As Jeff turns off Highway 101 in Sunnyvale and picks up Highway 237, he says: “Look over there. That’s an Amazon R&D lab. All the established car makers have also set up technology centers in this area – the Americans as well as the Germans and Japanese.” The future of mobility is being forged right here.

» The role of manufacturer is changing from that of a traditional car maker to one of comprehensive data manager. Besides monitoring your vehicle’s current status, the system will evaluate the data it receives on your movements and offer you customized solutions to match your individual mobility needs. «

Waymo, a subsidiary of Google’s parent company Alphabet, is busy developing fully autonomous driving systems. According to unconfirmed reports, Apple has set up a project called “Titan” to work on its self-driving iCar. Many other car makers will undoubtedly want to break into the market. From where you are standing here in the nerve center of US technology development, that’s an inescapable conclusion. Every one of them is looking for a solution that will define the future of mobility. To achieve that goal, they need to attract the best people. Competition for the smartest brains, the most productive workers, and the best ideas is intense.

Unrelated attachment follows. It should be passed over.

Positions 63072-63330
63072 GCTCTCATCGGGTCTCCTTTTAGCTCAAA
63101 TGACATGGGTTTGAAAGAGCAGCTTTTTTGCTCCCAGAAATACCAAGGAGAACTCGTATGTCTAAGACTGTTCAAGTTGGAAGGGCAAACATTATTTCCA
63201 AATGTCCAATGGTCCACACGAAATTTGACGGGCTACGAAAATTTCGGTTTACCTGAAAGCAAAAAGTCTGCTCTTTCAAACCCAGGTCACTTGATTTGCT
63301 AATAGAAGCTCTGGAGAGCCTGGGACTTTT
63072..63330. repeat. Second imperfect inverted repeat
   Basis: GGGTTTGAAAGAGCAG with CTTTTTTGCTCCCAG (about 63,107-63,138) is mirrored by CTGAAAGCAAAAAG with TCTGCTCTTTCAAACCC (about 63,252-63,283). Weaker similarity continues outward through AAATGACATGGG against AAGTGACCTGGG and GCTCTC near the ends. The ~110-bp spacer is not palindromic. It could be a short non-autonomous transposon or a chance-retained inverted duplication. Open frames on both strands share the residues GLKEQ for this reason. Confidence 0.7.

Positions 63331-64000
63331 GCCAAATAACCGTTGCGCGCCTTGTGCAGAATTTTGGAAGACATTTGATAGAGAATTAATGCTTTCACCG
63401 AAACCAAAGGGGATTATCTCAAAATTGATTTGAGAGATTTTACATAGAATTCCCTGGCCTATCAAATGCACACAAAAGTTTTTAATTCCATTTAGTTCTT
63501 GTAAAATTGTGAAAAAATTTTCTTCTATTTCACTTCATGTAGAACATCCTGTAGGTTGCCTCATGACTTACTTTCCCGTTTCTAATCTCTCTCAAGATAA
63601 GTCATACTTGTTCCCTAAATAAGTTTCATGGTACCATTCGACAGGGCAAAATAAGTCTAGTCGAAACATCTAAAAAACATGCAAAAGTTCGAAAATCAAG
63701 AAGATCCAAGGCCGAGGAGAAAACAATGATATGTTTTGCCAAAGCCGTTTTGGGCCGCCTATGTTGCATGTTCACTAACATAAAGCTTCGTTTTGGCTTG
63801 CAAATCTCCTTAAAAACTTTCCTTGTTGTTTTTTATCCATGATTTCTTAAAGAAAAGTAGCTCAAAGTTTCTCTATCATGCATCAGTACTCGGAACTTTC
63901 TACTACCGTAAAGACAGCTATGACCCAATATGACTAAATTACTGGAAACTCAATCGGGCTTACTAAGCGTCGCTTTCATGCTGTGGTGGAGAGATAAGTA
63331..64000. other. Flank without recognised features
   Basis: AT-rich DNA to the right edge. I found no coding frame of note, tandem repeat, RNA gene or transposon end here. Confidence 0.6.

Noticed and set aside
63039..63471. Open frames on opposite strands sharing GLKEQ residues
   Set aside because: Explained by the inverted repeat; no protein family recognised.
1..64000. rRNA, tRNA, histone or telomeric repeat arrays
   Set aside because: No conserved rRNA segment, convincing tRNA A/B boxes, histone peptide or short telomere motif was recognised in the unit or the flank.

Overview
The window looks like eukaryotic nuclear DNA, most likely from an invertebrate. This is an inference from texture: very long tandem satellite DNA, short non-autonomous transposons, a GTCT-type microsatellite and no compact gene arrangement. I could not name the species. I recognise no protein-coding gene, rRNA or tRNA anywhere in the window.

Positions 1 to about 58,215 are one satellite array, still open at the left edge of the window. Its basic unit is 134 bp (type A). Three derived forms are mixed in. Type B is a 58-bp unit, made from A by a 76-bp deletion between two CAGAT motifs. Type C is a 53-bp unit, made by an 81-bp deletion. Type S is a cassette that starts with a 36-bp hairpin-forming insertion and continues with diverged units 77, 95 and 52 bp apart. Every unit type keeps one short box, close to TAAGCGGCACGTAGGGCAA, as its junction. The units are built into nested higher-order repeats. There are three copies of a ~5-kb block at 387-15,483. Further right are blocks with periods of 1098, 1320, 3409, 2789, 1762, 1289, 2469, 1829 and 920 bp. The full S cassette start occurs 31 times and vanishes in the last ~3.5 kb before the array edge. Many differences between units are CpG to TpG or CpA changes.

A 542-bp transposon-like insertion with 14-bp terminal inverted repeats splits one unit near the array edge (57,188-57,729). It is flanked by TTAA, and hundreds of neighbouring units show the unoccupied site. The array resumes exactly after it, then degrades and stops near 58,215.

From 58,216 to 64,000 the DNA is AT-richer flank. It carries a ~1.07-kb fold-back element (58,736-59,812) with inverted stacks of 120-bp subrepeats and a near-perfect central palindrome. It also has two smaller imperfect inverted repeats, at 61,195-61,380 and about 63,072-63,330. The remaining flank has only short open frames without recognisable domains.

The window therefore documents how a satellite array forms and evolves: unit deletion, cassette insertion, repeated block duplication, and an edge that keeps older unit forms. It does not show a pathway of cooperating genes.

The number of companies in California granted a test license for autonomous vehicles with a driver. Only one is allowed to operate without a driver.